One of the reactions of Claude Holmes to the 1919 Bible Conference consisted of his publishing an open letter in pamphlet form. Holmes decried the statements he heard at the Conference "again and again by a number of our Bible and history teachers that Sister White is not an authority on history." He considered that position as the ultimate evil since those views would be "poured into the receptive minds of our young people to undermine their faith in the spirit of prophecy." Holmes interpreted the positions taken in 1919 to mean that the Conference concluded that Mrs. White selected relevant historical materials just as any researcher would. If the facts selected happened to be erroneous, they should be rejected. Holmes' view of the inspiration of the spirit of prophecy totally rejected that concept. He believed that Mrs. White selected from divergent historical sources those items that she recognized as truth and thereby those items became authoritatively and infallibly true. According to Holmes, everything dealt with by a prophet became authoritative. He believed that as much inspiration was required to distinguish truth from error as was required to present original truth. He continued:

If her historical writings are to be discredited because she is not an "authority on history," then the logic of the situation forces us to the conclusion that all her writings must be thrown overboard, for historical facts are inextricably interwoven in all her messages. . . . One tells me her books are not in harmony with facts historically, another that she is wrong scientifically, still another disputes her claims theologically, and another questions her authorship, and others discredit her writings grammatically and rhetorically. Is there anything left? If these claims are all true, how much spirit of prophecy does the remnant church possess?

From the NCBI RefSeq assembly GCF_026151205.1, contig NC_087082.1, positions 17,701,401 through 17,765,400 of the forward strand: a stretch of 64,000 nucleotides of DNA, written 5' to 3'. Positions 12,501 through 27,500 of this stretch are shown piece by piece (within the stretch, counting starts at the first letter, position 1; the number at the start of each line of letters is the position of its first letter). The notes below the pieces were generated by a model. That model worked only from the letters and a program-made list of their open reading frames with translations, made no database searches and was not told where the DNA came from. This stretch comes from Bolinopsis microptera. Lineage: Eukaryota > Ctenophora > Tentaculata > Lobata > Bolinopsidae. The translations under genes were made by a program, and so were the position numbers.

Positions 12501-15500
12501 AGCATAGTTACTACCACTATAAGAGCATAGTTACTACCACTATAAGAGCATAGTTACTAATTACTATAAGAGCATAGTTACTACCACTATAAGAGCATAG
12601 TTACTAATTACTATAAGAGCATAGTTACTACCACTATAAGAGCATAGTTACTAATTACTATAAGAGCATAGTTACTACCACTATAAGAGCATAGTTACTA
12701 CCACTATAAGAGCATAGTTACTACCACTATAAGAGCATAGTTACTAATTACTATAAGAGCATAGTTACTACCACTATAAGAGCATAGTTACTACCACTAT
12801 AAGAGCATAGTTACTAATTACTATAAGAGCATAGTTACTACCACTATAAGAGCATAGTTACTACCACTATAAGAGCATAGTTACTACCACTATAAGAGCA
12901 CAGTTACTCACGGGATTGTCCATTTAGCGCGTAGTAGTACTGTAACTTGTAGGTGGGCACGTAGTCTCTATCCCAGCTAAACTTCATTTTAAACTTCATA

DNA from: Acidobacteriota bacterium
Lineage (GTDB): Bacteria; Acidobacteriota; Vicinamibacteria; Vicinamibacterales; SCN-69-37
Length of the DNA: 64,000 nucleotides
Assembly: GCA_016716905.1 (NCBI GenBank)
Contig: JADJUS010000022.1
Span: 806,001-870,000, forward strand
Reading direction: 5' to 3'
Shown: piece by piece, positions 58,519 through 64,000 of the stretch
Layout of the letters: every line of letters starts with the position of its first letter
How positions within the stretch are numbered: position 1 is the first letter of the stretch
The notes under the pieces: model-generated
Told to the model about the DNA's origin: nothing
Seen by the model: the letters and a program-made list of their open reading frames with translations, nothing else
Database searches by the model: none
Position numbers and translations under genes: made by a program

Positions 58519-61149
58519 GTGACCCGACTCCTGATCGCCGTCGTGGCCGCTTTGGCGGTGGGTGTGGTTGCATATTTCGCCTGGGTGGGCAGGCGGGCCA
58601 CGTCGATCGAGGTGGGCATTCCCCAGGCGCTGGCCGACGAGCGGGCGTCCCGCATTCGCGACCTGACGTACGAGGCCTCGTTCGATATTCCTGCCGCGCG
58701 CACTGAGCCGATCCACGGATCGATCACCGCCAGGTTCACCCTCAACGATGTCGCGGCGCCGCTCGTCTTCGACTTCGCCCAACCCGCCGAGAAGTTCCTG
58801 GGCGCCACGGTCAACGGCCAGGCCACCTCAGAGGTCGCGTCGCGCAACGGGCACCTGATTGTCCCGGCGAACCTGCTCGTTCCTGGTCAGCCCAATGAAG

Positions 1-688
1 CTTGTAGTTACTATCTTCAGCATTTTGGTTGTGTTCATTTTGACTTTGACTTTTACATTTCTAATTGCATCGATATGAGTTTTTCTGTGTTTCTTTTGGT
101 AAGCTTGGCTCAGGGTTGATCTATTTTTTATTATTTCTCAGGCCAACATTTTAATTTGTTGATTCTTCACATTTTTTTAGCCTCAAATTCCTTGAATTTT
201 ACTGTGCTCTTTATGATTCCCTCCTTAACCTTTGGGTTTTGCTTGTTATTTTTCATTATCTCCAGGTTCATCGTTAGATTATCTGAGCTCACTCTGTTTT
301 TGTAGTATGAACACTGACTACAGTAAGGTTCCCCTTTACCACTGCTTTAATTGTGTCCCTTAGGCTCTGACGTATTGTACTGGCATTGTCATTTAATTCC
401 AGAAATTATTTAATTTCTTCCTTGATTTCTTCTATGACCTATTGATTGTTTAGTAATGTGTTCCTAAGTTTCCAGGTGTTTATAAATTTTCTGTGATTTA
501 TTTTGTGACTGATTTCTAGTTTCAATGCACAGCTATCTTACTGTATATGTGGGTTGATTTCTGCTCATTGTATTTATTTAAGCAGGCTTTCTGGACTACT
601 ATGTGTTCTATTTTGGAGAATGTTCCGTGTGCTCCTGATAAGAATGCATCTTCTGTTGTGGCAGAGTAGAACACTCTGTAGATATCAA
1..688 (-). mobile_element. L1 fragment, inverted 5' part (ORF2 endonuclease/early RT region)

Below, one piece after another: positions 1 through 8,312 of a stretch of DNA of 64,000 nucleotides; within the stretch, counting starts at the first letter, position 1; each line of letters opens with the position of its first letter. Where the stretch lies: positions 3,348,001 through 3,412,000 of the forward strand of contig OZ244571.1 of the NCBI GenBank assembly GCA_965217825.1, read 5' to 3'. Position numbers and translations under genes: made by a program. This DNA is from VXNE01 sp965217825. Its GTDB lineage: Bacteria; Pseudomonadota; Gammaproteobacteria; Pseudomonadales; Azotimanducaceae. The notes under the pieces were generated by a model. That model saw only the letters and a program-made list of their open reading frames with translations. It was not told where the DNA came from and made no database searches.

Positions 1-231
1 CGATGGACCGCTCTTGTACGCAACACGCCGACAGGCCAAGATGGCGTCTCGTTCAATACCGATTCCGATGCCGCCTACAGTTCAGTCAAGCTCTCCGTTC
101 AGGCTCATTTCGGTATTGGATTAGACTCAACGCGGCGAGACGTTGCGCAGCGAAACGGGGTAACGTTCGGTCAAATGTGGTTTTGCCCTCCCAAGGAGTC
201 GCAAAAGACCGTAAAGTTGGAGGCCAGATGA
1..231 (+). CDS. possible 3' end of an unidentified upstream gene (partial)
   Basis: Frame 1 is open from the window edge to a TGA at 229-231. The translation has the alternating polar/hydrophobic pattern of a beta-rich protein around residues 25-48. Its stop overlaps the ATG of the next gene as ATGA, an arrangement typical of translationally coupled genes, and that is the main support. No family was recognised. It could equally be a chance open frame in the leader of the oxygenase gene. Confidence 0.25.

Holmes concluded this 11-page open letter to J. S. Washburn by emphasizing his uncompromising stance on the absolute inspiration of the spirit of prophecy. He affirmed that he drew no line "between the so-called human and divine; they are all Scripture to me."54

Years later, Holmes again referred to the Conference in a protest he registered to the president of Emmanuel Missionary College, A. W. Johnson, and to E. R. Thiele, chairman of the Bible department. In his capacity as local elder of the West Central Church of Chicago, Holmes, in a round-table discussion in Berrien Springs in 1948, opposed the "strange and conflicting views of the prophesies," that he believed were being taught to some of the members of that church. He asserted that "when Bible teachers present views contrary to established positions, students and preachers are encouraged to do the same." He stated that the door that permitted such new views to be presented was opened during the 1919 Bible Conference.55